Living treasure troves
Their very appearance makes bumblebees seem like the Winnie the Poohs of the garden, all plump and charming and delightfully ridiculous, always seeking the sweetest spots.
On an evening not long ago, they found one inside a bubblegum-pink poppy in Sarah Catlin’s backyard garden. About five of them crowded into the vibrant bloom and just rolled around in all that luscious pollen.
And because she was in her garden, and because it’s easy to be still there, Catlin got to see those joyous ecstasies before the bees flew off to the next sweet spot.
“It’s my secret garden,” she said of her backyard Eden, where each day brings a new wonder.
Hers will be one of the stops on the 21st annual Grand Valley Garden Tour set for June 2–3, with proceeds from ticket sales benefitting the Western Colorado Botanical Gardens.
This year’s theme is “Palisade’s Garden Treasures” and will feature home gardens as well as the Palisade Insectary, Red Fox Vineyards and Sage Creations on East Orchard Mesa.
The goal, said Sandra Alexander, a tour organizer, is to represent a wide spectrum of gardening, from front yard nooks to multi-acre, commercial layouts. More importantly, she added, the tour represents the idea that in gardening, passion and enthusiasm can be enough; special training isn’t necessarily required.
So, onward to Bonnie and Dennis Stenger’s yard on G Road. When they bought their home more than five years ago, the yard was somewhat xeriscaped but also had large swaths of scrubby dirt and gravel.
Since they were coming from Pinedale, Wyo., where “gardening” can be code for “begging plants to grow,” Bonnie Stenger was thrilled by the opportunity to plant in good Palisade soil and watch her garden grow in the Grand Valley’s long, hot summers.
“I have always tried to garden,” Bonnie Stenger explained. “My family’s from Nebraska and my mother always gardened, so I learned to love it from her.”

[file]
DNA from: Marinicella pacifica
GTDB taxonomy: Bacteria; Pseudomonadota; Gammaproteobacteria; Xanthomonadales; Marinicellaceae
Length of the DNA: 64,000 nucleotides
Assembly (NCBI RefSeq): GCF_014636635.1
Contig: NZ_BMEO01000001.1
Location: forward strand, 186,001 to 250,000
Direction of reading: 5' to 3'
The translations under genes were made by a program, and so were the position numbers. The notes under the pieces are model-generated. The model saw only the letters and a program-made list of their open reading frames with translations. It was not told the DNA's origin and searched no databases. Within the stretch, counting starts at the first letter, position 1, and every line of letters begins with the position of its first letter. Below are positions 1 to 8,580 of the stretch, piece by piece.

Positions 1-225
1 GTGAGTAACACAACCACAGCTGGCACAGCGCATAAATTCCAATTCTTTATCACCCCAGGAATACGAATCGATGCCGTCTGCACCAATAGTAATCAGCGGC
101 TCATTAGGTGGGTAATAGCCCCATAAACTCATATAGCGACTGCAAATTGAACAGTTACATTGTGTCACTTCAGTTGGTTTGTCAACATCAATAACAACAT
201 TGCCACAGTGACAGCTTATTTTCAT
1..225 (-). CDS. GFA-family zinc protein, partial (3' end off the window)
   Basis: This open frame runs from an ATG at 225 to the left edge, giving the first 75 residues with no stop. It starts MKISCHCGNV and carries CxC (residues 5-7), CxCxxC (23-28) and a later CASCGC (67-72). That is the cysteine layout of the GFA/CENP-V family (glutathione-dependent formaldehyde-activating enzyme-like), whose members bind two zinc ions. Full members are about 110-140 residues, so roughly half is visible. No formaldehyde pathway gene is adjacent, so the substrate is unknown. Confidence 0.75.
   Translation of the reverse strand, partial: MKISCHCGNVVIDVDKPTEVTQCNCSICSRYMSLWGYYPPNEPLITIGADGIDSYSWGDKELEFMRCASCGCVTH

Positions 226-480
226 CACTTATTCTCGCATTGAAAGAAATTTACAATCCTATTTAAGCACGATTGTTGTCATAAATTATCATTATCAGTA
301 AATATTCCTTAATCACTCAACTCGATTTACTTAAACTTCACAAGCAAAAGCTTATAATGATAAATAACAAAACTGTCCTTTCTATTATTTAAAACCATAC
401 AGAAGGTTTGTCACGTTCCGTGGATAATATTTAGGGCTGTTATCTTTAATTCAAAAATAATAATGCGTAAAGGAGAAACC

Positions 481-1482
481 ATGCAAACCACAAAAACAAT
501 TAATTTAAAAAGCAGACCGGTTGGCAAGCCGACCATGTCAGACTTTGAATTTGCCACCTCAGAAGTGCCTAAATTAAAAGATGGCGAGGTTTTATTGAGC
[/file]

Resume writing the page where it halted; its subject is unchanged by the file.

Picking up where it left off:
Through progressive seasons, she and Dennis moved berms and shifted soil, created walkways, planted grass, built a deck and a pergola, transplanted, watered, dug and weeded, then stepped back to see what else was possible.
“As you know with gardeners, who knows how this will all look in a few years,” Bonnie Stenger said, laughing. She stood near an arbor her family gave her for her 65th birthday, with a plaque proclaiming, “Welcome to Bonnie’s garden.”
The wavy-edged beds were bursting with vivid blooms — “I love color, I’m a quilter,” she said — that didn’t seem to have much rhyme or reason other than beauty.
“I see things I like, so I plant it,” Bonnie said. “I think the secret with gardening is not everything’s going to make it, so you just have to accept that and be willing to try.”
She’s a longtime plant rescuer, her heart going out to the wilted, pathetic things languishing at 90 percent off outside a store. She snatches them up and takes them home and nurtures them, and sometimes the result is a glorious weeping redbud now thriving in her backyard.
She also hates to abandon plants, and has been known to take along entire trees as she and Dennis moved for his pre-retirement job with the Bureau of Land Management.
It’s that love of growing things that runs through the heart of every gardener, one that Catlin shares.
Like the Stengers’ yard, her yard was somewhat wild when she bought her home on Castle Drive in 2010. There were plants scattered willy-nilly, which has a certain appeal, but the garden needed a gently guiding hand.
Over two seasons of intensive work, her front yard is lovely, tidy and colorful, but it’s her back yard that’s the wonder. Cinnamon basil grows alongside peonies, sunflowers sprout where their wild hearts inspire them, wisteria and clematis twist up pergolas and poles.
The garden, she said, represents her: eclectic and free-spirited, and unafraid to try new things.
“I hope (the garden tour) will show people that you can have fruit trees among your garden,” Catlin said. “You can have herbs growing among the flowers.
“I don’t belabor things, I don’t do a lot of research. At a certain point, I just plant it in the dirt and see if it will grow.”